The straight edge tubes 31 and the elbow joints 34 are preferably made of aluminum conduit tubing, but other study and light-weight materials such as PVC plastic, fiberglass, or other metals, may also be used. The tubing is preferably hollow to reduce weight, but solid rods may also be used as the edge pieces.
The exhaust duct 28 preferably also includes a frame 36 which is formed of tubing in edge pockets, as are the inner and outer tunnel frames 20, 22. A flap or lid with a flap frame 38 is preferably also provided, which can be closed over the outer opening of the exhaust duct 28 to seal it. Flap closure may be arranged in any known manner, such as by using a zipper or Velcro strips around the three unsecured edges of the flap.
A zipper 40 is preferably also installed in one side of the tunnel 12 to form a closeable entrance flap. By unzipping the zipper 40, crew members can enter the tunnel and the contaminated structure without having to remove the tunnel from the contaminated structure. Crew members may thus enter the tunnel to change filters, add chemicals to the filters, or monitor the discharge.
Sets of four fasteners or ties are secured to the lengthwise interior edges of the tunnel. Each set of four is located mainly in a plane parallel to the planes of the frames 20, 22, with each corresponding to one filter 30. In the illustrated example, the fasteners 42 are mating pairs of Velcro strips, although normal ties, snap ties, loops, or other known fasteners may be used. External ties or loops 43 are preferably provided along the lower edges of the tunnel so that the tunnel can be held in place against the ground or floor using common pegs, stakes or weights.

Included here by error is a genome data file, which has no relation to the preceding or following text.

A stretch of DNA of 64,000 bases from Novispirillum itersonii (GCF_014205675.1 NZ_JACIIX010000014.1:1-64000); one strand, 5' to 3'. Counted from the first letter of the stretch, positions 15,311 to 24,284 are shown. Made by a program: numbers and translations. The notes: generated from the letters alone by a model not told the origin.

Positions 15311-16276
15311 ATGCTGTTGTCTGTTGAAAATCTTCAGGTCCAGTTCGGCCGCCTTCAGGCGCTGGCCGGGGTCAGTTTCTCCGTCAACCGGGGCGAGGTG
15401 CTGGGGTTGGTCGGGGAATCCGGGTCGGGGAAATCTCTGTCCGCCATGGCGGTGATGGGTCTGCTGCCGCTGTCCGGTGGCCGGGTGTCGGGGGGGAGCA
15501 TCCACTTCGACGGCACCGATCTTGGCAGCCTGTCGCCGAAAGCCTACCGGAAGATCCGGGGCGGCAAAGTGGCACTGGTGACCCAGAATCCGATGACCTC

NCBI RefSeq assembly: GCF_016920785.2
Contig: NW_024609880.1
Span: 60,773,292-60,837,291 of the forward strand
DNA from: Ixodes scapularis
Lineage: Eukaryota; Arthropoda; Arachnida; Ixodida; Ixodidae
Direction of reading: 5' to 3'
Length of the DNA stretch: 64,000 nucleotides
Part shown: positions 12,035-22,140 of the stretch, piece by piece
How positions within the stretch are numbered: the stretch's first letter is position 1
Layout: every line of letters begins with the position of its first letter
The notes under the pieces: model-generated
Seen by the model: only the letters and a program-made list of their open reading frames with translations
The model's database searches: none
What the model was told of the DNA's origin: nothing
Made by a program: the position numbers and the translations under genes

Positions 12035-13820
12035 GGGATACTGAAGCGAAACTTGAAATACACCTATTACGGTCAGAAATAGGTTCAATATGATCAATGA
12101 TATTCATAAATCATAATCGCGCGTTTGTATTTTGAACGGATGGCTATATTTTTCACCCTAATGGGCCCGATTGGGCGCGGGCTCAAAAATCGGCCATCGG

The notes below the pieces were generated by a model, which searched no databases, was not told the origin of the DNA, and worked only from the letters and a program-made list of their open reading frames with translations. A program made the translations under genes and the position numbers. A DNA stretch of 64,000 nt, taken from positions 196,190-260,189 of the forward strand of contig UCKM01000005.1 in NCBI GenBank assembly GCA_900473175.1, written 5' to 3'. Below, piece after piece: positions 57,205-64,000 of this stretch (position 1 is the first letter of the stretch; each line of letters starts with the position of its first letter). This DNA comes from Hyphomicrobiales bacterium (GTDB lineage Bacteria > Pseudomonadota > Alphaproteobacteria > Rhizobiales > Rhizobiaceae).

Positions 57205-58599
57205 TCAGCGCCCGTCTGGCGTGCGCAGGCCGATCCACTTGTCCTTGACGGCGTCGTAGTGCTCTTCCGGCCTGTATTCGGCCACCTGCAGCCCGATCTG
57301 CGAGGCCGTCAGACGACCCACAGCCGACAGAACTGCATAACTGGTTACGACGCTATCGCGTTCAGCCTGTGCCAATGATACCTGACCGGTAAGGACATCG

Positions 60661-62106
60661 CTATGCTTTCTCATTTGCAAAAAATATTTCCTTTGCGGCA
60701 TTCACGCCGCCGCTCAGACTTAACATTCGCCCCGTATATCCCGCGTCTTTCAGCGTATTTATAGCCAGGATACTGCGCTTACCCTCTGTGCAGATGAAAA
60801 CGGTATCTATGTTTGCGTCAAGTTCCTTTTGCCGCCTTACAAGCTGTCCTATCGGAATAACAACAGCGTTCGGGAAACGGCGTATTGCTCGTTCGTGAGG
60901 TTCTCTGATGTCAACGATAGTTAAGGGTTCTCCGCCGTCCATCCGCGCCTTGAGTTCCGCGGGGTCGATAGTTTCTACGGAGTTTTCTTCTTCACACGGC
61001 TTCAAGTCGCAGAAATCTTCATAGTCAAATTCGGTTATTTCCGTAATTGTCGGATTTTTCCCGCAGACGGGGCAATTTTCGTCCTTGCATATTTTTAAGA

As FIG. 2 shows, each filter 30 is placed in the tunnel 12 such that, when installed, it stands parallel to the frames 20, 22. FIG. 2 illustrates a first embodiment of the filter and filter frame 46. The filter frame holds the actual removable filter material 48, which may be of the fiberglass type, of charcoal impregnated cloth, or of some other known filter material. The filter material is preferably a rectangular pad, which may in turn be made up of a pattern of smaller filter pads connected to one another in any known manner such as plastic snap fasteners.
The first embodiment of the filter frame is preferably made of a durable plastic such as PVC. Having non-metallic filter frames 46 not only lessens the risk that the frames will tear the tunnel skin when installed, but it also eliminates the need for any electrically conductive or potentially spark-causing parts in the invention. Aluminum or other light metals may, however, also be used for the filter frames. The outer periphery of the filter frame 46 has substantially the same size and shape as the cross section of the tunnel, so that when the filter 30 is in place within the tunnel, the edges of the filter frame form a seal with the inner surface of the tunnel skin. It is not necessary, however, for the frame to form a perfect seal against the tunnel. Since there are preferably at least two filters within the tunnel, gas flow or escape of particles around the first filter will mostly be filtered by the second filter, and any residual will in any event be captured within the tunnel.
An opening 50 is formed in each corner of the filter frame 46. To install the filter 30, it is placed within the tunnel so that each corner opening is adjacent to one of the fasteners or ties 42. As FIG. 4 shows, the filter is then held in place by either tying or, in the case of Velcro strips, joining the ties through the openings 50 in the corners of the filter frame. The filters 30 may thus be installed and removed quickly from the tunnel.
In order to neutralize contaminants, the filter material 48 may be wetted with known neutralizing agents. For example, in the case where the contaminant in the structure is an acidic gas, the filter material may be wetted with an alkaline neutralizing agent. Alternatively, a combined acid/base wetting agent may be used to neutralize base/acid compound gaseous contaminants. In the first embodiment of the filter, shown in FIG. 2, the filter must be wetted externally, before installing it into the tunnel. As FIG. 2 shows, this may be done easily and quickly by spraying the filter material carefully from pre-filled source 52 of the chosen neutralizing agent.